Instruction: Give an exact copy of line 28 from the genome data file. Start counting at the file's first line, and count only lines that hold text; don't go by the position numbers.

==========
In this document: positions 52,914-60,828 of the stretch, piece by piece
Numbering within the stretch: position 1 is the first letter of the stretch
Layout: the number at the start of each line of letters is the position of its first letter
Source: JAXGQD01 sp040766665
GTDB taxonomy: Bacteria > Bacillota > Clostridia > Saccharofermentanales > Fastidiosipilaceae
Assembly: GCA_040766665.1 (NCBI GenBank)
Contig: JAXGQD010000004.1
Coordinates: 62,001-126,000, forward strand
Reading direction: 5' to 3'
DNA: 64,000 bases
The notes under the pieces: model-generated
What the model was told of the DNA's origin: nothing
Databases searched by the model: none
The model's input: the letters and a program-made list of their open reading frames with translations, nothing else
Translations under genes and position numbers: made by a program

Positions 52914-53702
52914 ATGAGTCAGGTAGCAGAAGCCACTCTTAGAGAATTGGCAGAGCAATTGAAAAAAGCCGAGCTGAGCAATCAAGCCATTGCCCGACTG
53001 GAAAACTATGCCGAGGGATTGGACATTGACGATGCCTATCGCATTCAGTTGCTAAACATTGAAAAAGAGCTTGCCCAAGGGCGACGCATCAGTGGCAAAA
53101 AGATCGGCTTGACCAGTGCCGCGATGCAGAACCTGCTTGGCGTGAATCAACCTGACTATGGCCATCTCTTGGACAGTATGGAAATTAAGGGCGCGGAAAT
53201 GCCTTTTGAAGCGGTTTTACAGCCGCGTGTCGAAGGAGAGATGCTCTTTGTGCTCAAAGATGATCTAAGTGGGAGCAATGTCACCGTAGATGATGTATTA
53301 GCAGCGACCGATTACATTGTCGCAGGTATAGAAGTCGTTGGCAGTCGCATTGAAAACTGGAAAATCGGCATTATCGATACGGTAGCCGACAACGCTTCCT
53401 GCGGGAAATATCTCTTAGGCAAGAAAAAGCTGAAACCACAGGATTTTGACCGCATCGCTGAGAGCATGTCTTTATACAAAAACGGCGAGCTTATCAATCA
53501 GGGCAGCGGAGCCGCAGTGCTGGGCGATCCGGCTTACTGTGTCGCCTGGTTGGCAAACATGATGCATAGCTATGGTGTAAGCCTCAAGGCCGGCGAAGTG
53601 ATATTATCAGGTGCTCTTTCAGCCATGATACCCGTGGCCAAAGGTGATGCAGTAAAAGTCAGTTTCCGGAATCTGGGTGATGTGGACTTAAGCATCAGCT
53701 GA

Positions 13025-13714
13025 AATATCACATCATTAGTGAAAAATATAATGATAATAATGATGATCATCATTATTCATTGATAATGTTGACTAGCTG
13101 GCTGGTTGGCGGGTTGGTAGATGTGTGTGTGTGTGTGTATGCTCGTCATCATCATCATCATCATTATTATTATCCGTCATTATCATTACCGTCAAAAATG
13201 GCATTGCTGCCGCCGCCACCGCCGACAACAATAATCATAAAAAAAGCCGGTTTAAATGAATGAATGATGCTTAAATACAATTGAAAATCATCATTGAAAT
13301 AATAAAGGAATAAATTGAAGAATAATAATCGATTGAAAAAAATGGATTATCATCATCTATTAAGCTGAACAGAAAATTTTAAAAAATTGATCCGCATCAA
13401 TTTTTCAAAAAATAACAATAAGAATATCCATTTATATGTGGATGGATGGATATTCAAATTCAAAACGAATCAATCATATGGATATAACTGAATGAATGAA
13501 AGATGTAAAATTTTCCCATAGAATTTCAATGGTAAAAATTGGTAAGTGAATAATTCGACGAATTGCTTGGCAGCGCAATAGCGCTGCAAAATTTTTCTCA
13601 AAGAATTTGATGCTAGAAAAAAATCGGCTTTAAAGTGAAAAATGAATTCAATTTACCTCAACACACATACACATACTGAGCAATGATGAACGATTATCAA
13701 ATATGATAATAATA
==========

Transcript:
13101 GCTGGTTGGCGGGTTGGTAGATGTGTGTGTGTGTGTGTATGCTCGTCATCATCATCATCATCATTATTATTATCCGTCATTATCATTACCGTCAAAAATG